Practices, as we have learned recently, are not always perfect, but yesterday's passed without incident. First of all Punjabi warmed up for the defence of his Champion Hurdle title with an effortless success at Kempton and towards the end of the afternoon Gitano Hernando, a horse with the considerably more valuable prize of the Dubai World Cup in his sights, strode home in style at Lingfield.
In the past two weeks the supposedly unsinkable Denman, at 1-6, and Zaynar, at 1-14, have famously, or infamously, gone under. Punjabi, a Nick Henderson-trained stablemate of Zaynar, was judged the same degree of Titanic by the market as Denman, and stayed afloat. The seven-year-old faced five inferior rivals in a contest added to the programme more or less for his benefit and, having jumped faultlessly under Barry Geraghty, quickened away in the straight.
"He did what he had to, slickly and professionally," Henderson said. "He's had a bit of a blow afterwards but that's why we needed to do this and I'm grateful to those who arranged the race. Being here will have got his adrenalin going and he's showed that all the buttons still work when they're pushed."
But the fine line between triumph and disaster was apparent in one instant on the back straight. At the fourth hurdle Treaty Flyer came down, and only but for fortune did his flailing legs flick clear of Punjabi alongside before the favourite galloped away from the danger.
The Champion Hurdle market rightly barely rippled but waves crashed across that for another of the Festival Grade One features, the Triumph Hurdle, with the news that its leader, Mille Chief, is unlikely to run. The Alan King-trained four-year-old, who had been as short as 4-1, limped out yesterday morning. "He's hopping lame," King said. "Nothing has shown up in an X-ray but Cheltenham is very doubtful." Irish raiders Alaivan, Carlo Brigante and Secant Star now top the betting for the juvenile crown. Henderson, though, mustered a lively contender for the home side when Soldatino took advantage of Mille Chief's absence from the Adonis Hurdle, a race with a fine pedigree. It was the trainer's third success in four years in the Grade Two contest, after Punjabi and last year's Champion Hurdle third Binocular, and before that winners have included such as Kasbah Bliss, Penzance, Well Chief and Snow Drop.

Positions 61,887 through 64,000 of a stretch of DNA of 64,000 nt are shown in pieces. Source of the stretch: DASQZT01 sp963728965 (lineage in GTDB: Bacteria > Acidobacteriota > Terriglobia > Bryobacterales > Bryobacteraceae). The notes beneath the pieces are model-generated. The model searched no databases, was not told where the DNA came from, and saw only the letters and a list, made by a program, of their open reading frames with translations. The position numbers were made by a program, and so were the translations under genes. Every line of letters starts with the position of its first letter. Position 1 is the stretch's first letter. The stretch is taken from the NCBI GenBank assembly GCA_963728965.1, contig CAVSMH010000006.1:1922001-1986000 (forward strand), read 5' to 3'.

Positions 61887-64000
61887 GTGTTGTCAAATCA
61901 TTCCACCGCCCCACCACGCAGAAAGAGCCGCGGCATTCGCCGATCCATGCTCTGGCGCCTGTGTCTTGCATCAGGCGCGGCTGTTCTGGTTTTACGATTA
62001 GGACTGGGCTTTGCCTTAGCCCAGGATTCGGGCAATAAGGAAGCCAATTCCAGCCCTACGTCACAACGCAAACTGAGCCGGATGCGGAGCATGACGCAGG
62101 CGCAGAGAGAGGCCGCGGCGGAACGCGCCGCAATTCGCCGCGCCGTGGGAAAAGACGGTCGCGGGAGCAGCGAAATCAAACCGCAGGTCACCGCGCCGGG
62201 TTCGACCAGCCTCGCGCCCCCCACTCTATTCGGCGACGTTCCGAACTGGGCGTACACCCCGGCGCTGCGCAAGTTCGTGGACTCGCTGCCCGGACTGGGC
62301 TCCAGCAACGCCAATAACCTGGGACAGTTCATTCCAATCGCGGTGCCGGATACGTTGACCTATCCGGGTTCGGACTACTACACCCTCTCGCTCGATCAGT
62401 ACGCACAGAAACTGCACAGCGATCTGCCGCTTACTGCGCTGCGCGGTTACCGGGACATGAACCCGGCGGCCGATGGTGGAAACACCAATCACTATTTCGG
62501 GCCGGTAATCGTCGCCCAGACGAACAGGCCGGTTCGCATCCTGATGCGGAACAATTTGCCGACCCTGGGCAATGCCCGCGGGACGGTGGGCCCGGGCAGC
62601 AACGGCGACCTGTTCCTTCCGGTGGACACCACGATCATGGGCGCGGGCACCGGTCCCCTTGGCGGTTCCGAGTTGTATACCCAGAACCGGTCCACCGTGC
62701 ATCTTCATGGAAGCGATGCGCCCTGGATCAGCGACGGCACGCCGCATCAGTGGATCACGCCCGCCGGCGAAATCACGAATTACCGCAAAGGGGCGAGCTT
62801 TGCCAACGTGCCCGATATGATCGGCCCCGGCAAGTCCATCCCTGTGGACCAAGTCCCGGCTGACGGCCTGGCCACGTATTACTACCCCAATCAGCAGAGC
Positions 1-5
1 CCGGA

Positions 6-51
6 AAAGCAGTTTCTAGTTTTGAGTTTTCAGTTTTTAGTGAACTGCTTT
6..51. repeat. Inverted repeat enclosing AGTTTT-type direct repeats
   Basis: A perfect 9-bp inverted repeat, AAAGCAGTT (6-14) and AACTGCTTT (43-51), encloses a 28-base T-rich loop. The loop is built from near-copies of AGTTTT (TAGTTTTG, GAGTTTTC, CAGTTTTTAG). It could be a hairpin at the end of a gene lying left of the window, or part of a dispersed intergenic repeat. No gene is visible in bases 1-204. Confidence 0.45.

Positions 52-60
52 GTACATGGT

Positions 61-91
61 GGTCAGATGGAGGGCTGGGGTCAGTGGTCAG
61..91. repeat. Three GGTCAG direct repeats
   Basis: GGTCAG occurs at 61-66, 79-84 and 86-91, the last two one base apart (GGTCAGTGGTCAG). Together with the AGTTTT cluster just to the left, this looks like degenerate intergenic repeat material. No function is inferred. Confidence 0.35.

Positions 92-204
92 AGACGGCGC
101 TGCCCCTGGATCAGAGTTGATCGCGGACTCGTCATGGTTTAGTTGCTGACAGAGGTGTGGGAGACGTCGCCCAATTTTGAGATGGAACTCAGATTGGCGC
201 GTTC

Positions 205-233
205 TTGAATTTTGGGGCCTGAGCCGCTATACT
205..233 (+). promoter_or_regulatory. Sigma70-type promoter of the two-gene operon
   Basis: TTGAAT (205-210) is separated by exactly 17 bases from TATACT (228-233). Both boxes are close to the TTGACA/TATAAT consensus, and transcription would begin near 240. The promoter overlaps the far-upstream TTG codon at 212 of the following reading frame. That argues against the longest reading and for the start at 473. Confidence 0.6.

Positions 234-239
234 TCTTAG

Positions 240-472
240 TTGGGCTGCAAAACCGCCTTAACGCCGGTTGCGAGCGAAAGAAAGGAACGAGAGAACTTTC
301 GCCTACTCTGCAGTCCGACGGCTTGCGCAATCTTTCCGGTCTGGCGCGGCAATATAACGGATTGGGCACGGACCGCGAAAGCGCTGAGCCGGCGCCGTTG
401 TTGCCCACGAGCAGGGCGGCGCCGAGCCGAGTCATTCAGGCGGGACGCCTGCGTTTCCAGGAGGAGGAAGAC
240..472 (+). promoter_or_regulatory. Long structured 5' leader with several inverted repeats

There was the customary Saturday success for the Paul Nicholls yard when novice hurdler Escort'men and novice chaser The Nightingale, a possible contender for the RSA Chase at Cheltenham, both won by wide margins for Ruby Walsh. But the rider's effort to get down to his minimum 10st to partner the stable's Fistral Beach, favourite for the day's richest prize, the Racing Post Chase, came to naught when the gelding blundered and unseated him at the second.
The Grade Three three-mile handicap produced a tight finish as 11-1 shot Razor Royale, trained by Nigel Twiston-Davies, beat last year's winner Nacarat a neck despite going through rather than over the final obstacle. Paddy Brennan, who finished with his reins loose on his mount's neck, did well to sit tight and get home.
Although Kieren Fallon intends to mix it in the mud with his jumping colleagues at Cheltenham when he rides Old McDonald in the Festival Bumper, his day job was chief in his thoughts at Lingfield on Gitano Hernando. Like Punjabi, the four-year-old, trained by Marco Botti in Newmarket, was a Ferrari among Ladas yesterday. The chestnut oozed class on his first run since winning a Grade One contest at Santa Anita last October, streaking away from race-fit Suits Me to score at 1-2 in a time only fractions outside the course record, despite not being fully extended. "He's a very good horse," said Fallon, "and still improving."
A second contender for next month's $10m World Cup at Meydan, last year's Champion Stakes winner Twice Over, delighted his trainer Henry Cecil with a workout round a circuit of the all-weather track under Tom Queally.